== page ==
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Open Access Publications from the University of California

Bodies of Popular Power: Territorial Activism and Grassroots Control in Argentina

  • Author(s): Araujo, Steven Glen
  • Advisor(s): Thomas, Megan C
  • et al.
Creative Commons Attribution 4.0 International Public License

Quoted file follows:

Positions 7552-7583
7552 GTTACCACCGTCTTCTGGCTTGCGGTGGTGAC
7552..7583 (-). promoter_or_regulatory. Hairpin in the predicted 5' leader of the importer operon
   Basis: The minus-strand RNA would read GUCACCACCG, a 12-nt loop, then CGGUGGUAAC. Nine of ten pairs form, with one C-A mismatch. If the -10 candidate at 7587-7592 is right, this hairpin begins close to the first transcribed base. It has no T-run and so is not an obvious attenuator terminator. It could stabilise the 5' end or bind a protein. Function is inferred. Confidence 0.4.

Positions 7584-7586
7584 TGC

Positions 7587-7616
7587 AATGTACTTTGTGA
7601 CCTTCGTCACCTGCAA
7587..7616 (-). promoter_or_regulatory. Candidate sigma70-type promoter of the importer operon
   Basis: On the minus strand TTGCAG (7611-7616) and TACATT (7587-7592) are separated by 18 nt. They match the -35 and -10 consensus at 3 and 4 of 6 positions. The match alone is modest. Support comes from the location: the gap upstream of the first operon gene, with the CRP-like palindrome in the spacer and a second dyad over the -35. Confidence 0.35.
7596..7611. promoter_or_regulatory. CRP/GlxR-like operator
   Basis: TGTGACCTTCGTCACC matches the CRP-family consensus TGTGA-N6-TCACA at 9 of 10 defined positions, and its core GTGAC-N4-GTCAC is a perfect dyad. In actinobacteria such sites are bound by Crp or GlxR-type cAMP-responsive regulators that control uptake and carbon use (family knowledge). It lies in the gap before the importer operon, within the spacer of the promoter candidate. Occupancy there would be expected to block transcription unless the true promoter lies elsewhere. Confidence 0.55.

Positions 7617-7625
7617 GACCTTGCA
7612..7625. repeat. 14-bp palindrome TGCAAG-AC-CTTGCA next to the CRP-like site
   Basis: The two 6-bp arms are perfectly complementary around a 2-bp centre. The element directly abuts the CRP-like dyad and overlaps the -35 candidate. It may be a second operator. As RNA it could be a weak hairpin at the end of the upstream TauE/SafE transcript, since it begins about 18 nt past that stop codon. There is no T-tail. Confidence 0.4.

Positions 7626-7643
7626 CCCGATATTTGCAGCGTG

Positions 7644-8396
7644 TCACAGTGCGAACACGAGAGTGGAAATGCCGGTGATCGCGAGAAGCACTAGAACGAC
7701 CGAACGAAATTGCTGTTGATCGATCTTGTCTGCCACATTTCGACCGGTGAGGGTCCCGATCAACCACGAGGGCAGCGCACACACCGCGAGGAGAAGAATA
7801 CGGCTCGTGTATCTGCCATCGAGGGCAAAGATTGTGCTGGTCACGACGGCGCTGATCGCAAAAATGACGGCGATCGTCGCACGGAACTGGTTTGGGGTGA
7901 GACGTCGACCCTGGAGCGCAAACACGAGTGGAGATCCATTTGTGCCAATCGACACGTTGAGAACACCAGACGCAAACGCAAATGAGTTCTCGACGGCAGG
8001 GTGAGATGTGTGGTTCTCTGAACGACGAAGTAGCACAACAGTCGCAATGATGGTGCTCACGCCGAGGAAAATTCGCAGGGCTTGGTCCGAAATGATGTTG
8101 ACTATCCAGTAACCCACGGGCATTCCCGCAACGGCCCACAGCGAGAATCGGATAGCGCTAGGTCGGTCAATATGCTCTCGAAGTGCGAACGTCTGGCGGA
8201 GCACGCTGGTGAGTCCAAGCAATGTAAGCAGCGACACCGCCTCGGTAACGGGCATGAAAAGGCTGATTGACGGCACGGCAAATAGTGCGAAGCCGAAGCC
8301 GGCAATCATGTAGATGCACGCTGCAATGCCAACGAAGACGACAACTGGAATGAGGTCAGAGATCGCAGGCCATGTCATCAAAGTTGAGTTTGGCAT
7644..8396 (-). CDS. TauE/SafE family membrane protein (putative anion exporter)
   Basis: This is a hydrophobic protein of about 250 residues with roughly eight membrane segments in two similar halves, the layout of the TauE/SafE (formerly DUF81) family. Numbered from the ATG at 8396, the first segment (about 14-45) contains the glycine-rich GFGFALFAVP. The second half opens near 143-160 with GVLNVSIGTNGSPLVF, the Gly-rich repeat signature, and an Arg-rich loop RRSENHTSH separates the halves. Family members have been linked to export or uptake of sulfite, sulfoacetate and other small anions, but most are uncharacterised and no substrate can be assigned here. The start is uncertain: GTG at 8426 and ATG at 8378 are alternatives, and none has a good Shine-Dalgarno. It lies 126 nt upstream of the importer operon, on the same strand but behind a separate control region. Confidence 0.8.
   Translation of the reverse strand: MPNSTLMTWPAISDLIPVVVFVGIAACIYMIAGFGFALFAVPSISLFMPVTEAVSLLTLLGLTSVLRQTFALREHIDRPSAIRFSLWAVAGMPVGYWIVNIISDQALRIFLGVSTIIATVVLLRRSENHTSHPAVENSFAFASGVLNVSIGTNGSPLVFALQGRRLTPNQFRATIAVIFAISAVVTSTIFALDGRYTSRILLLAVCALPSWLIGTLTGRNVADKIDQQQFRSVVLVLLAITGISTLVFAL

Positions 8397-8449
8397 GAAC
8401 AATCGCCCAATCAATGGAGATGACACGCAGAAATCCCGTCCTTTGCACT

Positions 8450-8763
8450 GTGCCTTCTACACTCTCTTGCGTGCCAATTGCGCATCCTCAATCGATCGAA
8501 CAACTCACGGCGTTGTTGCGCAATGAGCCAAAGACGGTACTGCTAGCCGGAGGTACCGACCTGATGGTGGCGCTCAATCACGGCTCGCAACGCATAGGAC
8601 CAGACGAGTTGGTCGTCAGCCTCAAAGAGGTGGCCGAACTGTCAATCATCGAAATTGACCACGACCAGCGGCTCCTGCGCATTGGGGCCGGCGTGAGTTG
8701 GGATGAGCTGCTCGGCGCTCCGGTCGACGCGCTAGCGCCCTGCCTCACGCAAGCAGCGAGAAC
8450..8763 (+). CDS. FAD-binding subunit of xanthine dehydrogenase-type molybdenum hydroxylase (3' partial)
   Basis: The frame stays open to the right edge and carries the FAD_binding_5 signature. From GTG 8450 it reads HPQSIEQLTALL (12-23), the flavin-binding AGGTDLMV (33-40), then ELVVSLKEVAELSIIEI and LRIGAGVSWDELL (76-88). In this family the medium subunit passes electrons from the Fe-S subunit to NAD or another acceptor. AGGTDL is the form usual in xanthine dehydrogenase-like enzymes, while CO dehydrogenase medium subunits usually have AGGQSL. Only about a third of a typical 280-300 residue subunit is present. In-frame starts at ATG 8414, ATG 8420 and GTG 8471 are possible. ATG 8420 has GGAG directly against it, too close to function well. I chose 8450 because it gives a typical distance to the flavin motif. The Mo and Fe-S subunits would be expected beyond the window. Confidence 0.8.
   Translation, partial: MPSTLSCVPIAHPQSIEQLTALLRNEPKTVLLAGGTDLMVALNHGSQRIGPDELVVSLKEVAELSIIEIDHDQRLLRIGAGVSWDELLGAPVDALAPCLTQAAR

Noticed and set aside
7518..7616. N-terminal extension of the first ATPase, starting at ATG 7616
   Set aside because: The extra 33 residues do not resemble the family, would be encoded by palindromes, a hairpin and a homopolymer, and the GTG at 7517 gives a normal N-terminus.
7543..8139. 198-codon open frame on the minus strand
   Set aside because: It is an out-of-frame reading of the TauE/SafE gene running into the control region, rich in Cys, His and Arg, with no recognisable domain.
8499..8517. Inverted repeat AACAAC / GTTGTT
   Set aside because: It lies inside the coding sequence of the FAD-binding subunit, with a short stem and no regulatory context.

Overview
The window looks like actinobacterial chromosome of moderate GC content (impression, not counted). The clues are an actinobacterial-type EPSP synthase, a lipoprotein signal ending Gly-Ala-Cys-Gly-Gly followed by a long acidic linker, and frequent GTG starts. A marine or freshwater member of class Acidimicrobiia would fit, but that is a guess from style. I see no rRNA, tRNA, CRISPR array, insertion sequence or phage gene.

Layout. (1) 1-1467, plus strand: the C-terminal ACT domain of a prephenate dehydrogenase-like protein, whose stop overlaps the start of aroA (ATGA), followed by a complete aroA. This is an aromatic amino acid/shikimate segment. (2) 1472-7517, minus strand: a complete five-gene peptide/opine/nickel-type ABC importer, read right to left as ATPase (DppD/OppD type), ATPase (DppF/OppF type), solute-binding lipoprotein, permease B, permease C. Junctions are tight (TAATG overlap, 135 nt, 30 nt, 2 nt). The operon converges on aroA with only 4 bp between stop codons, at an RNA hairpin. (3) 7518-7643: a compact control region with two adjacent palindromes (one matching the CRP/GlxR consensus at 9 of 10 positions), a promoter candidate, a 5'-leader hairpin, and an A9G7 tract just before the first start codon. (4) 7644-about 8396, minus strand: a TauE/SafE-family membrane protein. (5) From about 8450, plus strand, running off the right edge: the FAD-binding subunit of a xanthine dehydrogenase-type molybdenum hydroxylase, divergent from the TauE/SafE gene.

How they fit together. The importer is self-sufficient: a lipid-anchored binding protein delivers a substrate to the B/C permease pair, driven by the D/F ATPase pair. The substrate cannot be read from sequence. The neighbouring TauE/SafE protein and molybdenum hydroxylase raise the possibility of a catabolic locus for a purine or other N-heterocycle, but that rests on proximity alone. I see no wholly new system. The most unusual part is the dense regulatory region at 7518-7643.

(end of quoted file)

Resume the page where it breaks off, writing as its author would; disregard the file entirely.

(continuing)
Bodies of Popular Power examines how two place-based social movements actively produce spaces of resistance to challenge neoliberal fragmentation. The first is a worker-recuperated enterprise and the second is an unemployed workers’ movement, both of which can trace their origins to the Latin American neoliberal hegemony of the late 1990s. Based on eighteen months of intensive ethnographic fieldwork, I analyze the production of space and the role of autogestión (grassroots control) in each of these sites. Rather than limiting my analysis to how movements struggle within space, I show how these movements have actively produced new geographies in their struggle against neoliberalism. In this way, I put the central ontological tenet of the spatial turn, that space is not only a container of social relations but also a product of them, back at the center of the analysis. The inclusion of the local concept autogestión allows for a critical interrogation of the movement practices that strive to develop democratic subjectivities and build popular power. While there is an extensive literature, predominantly in Spanish, on each of these separate movements, few studies actually analyze them together. In the instances in which these movements are taken together, they are usually understood as examples of “horizontalism” or “autonomism.” This work often borrows from political theorists from the Global North who endorse autonomy and resistance at the global level. I contend this analysis conceals the place-based strategies and characteristics of these movements as well as the way in which they engage in an agonistic, hegemonic struggle within civil society but also with and against the state. Theorizing these movement practices as the spatial politics of autogestión, I make a unique contribution to the spatial turn and theories of radical politics while resisting the fetishization of autonomy or “autonomous spaces” that characterizes much of the recent work on social movements, especially in Latin America.

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